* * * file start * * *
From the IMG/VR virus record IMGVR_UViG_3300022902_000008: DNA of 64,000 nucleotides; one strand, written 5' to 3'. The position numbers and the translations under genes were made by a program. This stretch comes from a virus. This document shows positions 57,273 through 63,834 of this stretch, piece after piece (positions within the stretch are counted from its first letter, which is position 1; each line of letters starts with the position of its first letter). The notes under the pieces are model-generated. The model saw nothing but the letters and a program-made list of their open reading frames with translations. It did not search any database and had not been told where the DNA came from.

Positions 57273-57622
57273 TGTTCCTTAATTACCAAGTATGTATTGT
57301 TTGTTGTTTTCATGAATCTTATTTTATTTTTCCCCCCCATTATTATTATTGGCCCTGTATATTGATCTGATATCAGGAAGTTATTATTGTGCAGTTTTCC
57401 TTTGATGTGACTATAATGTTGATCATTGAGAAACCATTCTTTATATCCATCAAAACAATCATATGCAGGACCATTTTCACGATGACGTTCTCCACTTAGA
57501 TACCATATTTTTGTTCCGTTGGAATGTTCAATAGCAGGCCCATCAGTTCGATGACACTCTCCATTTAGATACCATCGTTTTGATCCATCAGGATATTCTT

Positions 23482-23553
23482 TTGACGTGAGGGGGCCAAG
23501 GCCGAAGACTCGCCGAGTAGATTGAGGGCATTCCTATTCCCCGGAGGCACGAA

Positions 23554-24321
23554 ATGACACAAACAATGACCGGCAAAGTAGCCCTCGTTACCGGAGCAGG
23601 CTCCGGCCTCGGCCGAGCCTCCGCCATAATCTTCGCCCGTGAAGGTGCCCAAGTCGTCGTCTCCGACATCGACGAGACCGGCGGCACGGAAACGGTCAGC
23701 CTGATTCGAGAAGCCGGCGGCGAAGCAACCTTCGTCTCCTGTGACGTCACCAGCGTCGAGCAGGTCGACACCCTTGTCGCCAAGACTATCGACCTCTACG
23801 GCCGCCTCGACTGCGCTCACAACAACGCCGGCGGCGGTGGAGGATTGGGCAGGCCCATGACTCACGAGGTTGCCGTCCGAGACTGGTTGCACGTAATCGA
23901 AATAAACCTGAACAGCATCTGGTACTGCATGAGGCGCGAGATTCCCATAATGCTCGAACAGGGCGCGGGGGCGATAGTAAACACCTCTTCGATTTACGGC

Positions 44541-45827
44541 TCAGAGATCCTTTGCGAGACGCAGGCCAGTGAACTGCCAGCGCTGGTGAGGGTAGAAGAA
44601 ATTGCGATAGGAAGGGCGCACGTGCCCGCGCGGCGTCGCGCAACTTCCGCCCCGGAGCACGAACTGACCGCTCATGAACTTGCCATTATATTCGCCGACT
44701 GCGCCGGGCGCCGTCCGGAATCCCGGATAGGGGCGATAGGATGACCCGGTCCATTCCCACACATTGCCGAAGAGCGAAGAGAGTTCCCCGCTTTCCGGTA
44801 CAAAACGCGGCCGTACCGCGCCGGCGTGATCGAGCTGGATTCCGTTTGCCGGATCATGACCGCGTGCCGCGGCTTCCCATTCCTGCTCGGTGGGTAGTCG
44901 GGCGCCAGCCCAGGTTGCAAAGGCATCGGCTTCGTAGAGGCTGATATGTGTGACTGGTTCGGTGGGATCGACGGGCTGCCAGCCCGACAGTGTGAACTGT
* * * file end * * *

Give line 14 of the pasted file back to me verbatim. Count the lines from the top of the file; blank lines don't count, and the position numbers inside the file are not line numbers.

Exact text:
23801 GCCGCCTCGACTGCGCTCACAACAACGCCGGCGGCGGTGGAGGATTGGGCAGGCCCATGACTCACGAGGTTGCCGTCCGAGACTGGTTGCACGTAATCGA